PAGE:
From this point of view, it is not surprising that gender equality politics is so easily assimilated into neoliberal discourse and regulations. Political issues have been replaced by moralism, and issues that started off as collective demands have been reduced to an individual responsibility to make oneself employable and be clear about which anti-discrimination category is relevant to your specific identity.5 It is hence to these kinds of policy regulations that the Feminist Party turns, along with most other parties in Sweden (including the Left Party), when arguing for equal representation and anti-discrimination measures as a means to end not only the exclusion of women and minorities but also patriarchy and structural racism.
It is in the light of this development that human rights discourses and anti-discrimination policies seem to fill a never-ending soothing, but self-affirmative, satisfaction for those who can prove an injured identity.
As much a symptom of a certain powerlessness as a redress of it, identity politics may also be read as a reaction to postmodernity’s cross-cultural meldings and appropriations, as well as its boundless commodification of cultural practices and icons. Identity politics emerges partly as a reaction, in other words, to an ensemble of distinctly postmodern assaults upon the integrity of modernist communities producing collective identity. (Brown 1995: 35)
Feminism as Equal Rights, Representation as Mirroring, Inclusion as Acceptance of the Forms of Rule
To accept that feminist demands are articulated in terms of human rights and anti-discrimination—which sadly is seen as one of the most radical versions of what the concept of equality implies today—ironically runs the risk of foreclosing differences (gendered and others) and their connections to bodies that matter (the Butlerian connotation is intended). A redefinition and redistribution of power are equally important, and in that process, there is neither a liberal win-win solution nor room for the preservation of (some) identities: ‘For the political making of a feminist future that does not reproach the history on which it is borne, we may need to loosen our attachments to subjectivity, identity, and morality and to redress our underdeveloped taste for political argument’ (Brown 1995: 51).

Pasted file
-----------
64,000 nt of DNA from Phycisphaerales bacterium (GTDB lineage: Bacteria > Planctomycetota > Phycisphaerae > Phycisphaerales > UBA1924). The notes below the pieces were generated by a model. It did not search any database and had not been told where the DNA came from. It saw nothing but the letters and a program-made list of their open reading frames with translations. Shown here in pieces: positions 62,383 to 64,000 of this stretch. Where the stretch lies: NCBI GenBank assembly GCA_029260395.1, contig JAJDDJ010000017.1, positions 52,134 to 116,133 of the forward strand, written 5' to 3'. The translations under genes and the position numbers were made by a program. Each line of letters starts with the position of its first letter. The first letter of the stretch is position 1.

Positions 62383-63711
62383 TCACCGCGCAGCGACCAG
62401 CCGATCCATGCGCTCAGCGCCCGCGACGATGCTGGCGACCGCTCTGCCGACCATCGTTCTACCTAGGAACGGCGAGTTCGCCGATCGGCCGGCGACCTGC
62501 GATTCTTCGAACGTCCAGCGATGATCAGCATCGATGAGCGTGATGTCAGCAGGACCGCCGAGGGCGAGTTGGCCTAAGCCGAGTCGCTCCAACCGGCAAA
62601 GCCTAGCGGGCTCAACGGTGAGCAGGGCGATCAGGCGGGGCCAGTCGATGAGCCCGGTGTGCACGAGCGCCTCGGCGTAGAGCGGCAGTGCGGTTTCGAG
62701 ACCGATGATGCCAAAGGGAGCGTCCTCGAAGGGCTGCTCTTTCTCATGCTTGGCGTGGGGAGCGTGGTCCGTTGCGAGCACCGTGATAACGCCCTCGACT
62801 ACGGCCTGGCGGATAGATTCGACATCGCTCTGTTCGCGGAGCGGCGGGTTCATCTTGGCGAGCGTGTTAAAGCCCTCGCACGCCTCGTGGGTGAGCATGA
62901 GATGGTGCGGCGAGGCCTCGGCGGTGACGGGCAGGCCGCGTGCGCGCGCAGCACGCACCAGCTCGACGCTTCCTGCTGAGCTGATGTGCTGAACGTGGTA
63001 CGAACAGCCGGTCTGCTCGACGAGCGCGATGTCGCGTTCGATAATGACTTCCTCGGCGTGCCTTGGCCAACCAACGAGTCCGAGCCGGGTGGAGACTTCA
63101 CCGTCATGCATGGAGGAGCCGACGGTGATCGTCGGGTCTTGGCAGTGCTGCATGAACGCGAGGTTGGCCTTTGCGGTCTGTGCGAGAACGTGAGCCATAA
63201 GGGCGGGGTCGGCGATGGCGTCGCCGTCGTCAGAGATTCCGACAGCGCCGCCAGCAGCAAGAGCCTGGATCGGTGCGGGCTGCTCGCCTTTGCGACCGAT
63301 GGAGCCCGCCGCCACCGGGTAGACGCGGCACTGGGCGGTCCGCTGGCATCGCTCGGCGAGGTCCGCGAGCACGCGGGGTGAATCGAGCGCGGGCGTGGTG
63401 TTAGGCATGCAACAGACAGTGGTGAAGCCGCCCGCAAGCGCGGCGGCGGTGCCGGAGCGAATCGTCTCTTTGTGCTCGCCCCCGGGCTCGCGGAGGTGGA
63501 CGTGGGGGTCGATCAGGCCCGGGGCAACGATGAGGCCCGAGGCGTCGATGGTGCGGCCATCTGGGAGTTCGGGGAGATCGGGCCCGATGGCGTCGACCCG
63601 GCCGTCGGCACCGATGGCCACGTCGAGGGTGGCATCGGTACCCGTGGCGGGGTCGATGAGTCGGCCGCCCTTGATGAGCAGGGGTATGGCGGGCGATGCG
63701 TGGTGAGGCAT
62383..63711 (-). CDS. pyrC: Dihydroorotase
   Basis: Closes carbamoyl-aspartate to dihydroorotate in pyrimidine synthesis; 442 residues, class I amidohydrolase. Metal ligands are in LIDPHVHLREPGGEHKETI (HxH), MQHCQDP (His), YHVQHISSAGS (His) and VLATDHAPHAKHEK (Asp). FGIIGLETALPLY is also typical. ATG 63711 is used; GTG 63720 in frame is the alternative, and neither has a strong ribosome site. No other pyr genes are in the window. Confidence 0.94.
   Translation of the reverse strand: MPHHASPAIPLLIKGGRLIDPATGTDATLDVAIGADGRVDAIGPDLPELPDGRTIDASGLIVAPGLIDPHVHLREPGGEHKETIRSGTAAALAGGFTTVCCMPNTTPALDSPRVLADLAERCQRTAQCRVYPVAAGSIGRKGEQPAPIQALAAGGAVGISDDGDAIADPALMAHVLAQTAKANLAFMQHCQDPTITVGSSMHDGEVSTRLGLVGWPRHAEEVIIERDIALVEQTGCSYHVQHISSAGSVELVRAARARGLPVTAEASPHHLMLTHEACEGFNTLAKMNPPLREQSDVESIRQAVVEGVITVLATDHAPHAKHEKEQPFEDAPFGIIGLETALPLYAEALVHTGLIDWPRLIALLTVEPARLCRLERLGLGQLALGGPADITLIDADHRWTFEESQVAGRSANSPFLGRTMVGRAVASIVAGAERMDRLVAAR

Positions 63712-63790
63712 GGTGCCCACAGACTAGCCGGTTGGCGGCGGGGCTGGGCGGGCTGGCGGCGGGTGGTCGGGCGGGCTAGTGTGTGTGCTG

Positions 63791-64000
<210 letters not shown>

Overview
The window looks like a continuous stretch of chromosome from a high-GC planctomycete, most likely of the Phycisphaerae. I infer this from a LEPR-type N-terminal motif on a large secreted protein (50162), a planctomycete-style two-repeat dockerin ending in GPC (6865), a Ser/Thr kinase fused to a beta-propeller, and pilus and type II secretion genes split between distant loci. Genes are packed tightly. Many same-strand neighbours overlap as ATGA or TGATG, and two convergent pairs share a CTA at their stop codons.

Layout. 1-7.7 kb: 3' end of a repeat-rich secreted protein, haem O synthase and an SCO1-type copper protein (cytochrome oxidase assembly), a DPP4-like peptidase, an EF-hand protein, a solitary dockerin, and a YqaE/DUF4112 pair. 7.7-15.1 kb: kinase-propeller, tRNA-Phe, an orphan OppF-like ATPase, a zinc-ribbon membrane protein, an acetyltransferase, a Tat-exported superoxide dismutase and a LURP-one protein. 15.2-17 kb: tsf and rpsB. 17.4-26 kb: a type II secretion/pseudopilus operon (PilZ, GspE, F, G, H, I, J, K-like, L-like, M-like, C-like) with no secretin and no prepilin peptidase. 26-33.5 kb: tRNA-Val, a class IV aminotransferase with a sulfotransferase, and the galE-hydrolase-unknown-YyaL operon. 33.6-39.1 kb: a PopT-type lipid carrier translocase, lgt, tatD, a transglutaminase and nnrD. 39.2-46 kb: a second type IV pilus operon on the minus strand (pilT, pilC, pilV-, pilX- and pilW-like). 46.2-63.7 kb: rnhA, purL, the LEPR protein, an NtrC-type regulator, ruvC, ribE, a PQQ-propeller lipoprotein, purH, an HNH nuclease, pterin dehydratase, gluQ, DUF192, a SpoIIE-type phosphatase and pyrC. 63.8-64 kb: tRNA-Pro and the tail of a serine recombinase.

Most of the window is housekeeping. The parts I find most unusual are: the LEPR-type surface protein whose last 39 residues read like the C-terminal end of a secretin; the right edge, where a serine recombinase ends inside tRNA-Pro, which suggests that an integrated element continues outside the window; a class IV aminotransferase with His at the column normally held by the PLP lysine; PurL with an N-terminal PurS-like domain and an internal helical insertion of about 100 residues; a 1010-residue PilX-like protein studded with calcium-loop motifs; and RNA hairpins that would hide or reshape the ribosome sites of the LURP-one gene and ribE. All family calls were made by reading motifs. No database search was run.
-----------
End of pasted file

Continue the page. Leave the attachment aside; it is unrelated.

In accordance with this position, we would like to point to the feminist need to recognize neoliberal rationalities of government, and to understand how these are related to processes of depoliticization. Neoliberal forms of government involve the translation of marketized processes, relationships and values into arenas previously considered social and/or political, rather than economic. They also involve ‘responsibilization’, that is, the discursive strategy of locating responsibility for problems and their solutions in individuals and institutions at some distance from the state. In this way, technologies of the self are involved in governing the subject (see also Brown 2015). Neoliberal rationalities of government also include technologies of government like the so-called audit culture, in which processes and practices need to be arranged in an auditable way. As shown by Spivak in this volume, this form of audit culture is also present within human development analysis: only including what can be measured in a specific way, what can be auditable, leaving out the importance of education. Within gender equality policies in Sweden, political demands are turned into administrative or bureaucratic techniques, depoliticizing gender by turning gender-equality policies into checklists and tool kits in order to fit the policy to the prevailing systems of audit and quality assessments (Rönnblom 2011). Among feminist activists, the reaction to such depoliticizing moves seems to be a retreat to a stable and ‘safe’ identity that is always ‘right’ and whose political activity consists of infinite demands for ever-more-specific recognitions and inclusions into this very audit system, based on moralist codes of conduct. These are processes of individualization and depoliticization that could be regarded as a global phenomenon, although one that takes specific and situated forms in different contexts. As feminist activists make claims that fit neatly into a liberal rights discourse, even the activist-subject is turned into a self-regulating subject managing its own success or failure—only here success and failure are based on identity, and hence, different identities are cast into a struggle against each other, where all sides claim to have the correct experience to support their legitimacy. The depoliticized production of rights claims does not generate challenges to the prevailing political order; rather, there is a risk of re-producing of this order, where right-wing identity politics is mobilized as a response to left-wing identity politics, and vice versa.